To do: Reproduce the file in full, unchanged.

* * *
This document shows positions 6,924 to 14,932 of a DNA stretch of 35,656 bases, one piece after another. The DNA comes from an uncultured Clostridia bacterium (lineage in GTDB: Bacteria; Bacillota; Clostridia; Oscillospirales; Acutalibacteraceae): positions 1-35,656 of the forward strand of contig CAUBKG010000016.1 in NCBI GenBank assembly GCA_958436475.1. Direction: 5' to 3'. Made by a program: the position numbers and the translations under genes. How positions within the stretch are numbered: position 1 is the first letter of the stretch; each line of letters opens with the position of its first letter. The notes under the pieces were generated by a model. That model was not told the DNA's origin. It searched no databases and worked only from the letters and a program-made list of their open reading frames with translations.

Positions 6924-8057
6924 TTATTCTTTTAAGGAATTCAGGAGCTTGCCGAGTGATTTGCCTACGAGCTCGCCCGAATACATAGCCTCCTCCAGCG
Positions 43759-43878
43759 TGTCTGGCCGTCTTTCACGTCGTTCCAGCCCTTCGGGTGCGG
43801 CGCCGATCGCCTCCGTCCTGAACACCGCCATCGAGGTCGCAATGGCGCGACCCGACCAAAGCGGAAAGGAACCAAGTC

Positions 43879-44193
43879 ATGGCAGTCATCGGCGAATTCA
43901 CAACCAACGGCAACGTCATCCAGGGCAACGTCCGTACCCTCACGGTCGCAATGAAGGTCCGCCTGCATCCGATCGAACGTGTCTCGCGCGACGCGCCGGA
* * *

This document shows positions 6,924 to 14,932 of a DNA stretch of 35,656 bases, one piece after another. The DNA comes from an uncultured Clostridia bacterium (lineage in GTDB: Bacteria; Bacillota; Clostridia; Oscillospirales; Acutalibacteraceae): positions 1-35,656 of the forward strand of contig CAUBKG010000016.1 in NCBI GenBank assembly GCA_958436475.1. Direction: 5' to 3'. Made by a program: the position numbers and the translations under genes. How positions within the stretch are numbered: position 1 is the first letter of the stretch; each line of letters opens with the position of its first letter. The notes under the pieces were generated by a model. That model was not told the DNA's origin. It searched no databases and worked only from the letters and a program-made list of their open reading frames with translations.

Positions 6924-8057
6924 TTATTCTTTTAAGGAATTCAGGAGCTTGCCGAGTGATTTGCCTACGAGCTCGCCCGAATACATAGCCTCCTCCAGCG
Positions 43759-43878
43759 TGTCTGGCCGTCTTTCACGTCGTTCCAGCCCTTCGGGTGCGG
43801 CGCCGATCGCCTCCGTCCTGAACACCGCCATCGAGGTCGCAATGGCGCGACCCGACCAAAGCGGAAAGGAACCAAGTC

Positions 43879-44193
43879 ATGGCAGTCATCGGCGAATTCA
43901 CAACCAACGGCAACGTCATCCAGGGCAACGTCCGTACCCTCACGGTCGCAATGAAGGTCCGCCTGCATCCGATCGAACGTGTCTCGCGCGACGCGCCGGA